Magazine article The Spectator

The Joy of Big Families

Magazine article The Spectator

The Joy of Big Families

Article excerpt

Why I'm glad to have five children, with a sixth on the way

Let's face it. Whatever Pope Francis actually means when his head is in the clouds during those in-flight press conferences of his, we Europeans need to breed like rabbits if we want to preserve Europe. That is not why I have bred like a rabbit, but it is the brutal truth.

I have five children aged 11 down to three -- because until the age of 40 I thought I was infertile and did not think I could breed at all, let alone like a rabbit; and because though I am a devout agnostic, I am married to Carla, a devout Catholic, who is much younger than me and refuses to use contraception.

Indeed, I still do fear that I am infertile and that all these conceptions, if not immaculate, are at least miraculous. I am 56, after all. And guess what? Carla is pregnant again, with our sixth child. This terrifies me for all the usual reasons -- partly financial but mainly existential. How dare I condemn an innocent child to live in this world which is so appalling and then consign them forever, after death, to the abyss known as nothing?

The only other people with so many children in my neck of the woods here on Dante's Beach, near Ravenna, are the gypsies (or whatever we are allowed to call them these days). Not even the Muslims (can we call them that any more?), as far as I can tell, have five, let alone six. Italy -- where it is still common to meet old men called '-Decimo' (Tenth) -- has for decades now had the lowest birthrate in the world, more or less, at just over one child per woman.

But the situation is little better elsewhere in Europe. No European country's birthrate is much above two children per woman. Indeed, the birthrate is so low and the age of death so high that there is absolutely no way Europe -- especially Italy -- can afford to pay for the health care and the pensions of its old without massive immigration, and those costs are just the tip of the iceberg.

So while overpopulation might well be an issue in somewhere like Mumbai, and everyone talks about that ad nauseam, in Europe the issue is the opposite and yet no one talks about it. Let's not bugger about the bush here: European society nowadays is geared -- culturally, socially and economically -- only to promote its suicide. The extended family which used to provide so much back-up is dead, and the state has not replaced it in any useful way except perhaps in France, where the bill gets ever more unsustainable.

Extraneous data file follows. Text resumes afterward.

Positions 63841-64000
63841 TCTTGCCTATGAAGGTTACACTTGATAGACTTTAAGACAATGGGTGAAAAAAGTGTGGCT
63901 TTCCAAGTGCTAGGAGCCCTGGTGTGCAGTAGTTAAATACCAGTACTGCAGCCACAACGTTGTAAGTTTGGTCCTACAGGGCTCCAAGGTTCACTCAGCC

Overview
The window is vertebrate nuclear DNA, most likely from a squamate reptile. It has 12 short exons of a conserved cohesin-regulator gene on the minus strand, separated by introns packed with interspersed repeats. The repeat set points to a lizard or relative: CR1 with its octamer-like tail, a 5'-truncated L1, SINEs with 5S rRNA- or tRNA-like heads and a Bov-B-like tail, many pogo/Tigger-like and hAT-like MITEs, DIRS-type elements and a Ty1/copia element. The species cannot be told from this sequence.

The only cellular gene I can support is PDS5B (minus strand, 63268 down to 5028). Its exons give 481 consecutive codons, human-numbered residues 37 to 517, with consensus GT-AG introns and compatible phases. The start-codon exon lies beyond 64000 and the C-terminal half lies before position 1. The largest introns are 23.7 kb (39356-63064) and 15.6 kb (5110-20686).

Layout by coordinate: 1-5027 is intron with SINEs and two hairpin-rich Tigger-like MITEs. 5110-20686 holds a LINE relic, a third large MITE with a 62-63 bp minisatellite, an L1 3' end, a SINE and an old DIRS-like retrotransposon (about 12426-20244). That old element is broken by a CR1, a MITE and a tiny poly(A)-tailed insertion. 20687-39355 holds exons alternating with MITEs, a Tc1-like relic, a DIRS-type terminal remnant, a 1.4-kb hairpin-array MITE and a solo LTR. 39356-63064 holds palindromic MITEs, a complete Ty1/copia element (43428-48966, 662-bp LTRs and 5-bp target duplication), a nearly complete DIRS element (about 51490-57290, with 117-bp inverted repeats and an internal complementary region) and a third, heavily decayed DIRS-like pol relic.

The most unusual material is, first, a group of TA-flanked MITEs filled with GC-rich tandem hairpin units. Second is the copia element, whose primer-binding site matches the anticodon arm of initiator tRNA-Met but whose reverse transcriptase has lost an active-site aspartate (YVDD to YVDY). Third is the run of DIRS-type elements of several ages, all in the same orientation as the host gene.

I have just read in the newspaperof an unemployed British woman who has 11 children and a 12th on the way and gets £38,000 a year in benefit. Not bad -- not bad at all -- all things considered. But in Italy, where I am self-employed, I am not entitled to a single euro of state help, or so they tell me, though I do get the odd pathetic tax break. I am sorely tempted to return to Britain and never work again. The one thing that puts me off is that a packet of 20 cigarettes now costs £8.50 in Britain, compared with £3.90 in Italy, where wine costs less than water.

Here's the funny thing. During his latest in-flight utterance, en route from Manila to Rome, what Pope Francis actually expressed was a concern at the lack of children in Europe, especially in Italy. He said:'I think the number of three children per family that you mentioned -- it makes me suffer -- I think it is the number experts say is important to keep the population going. …

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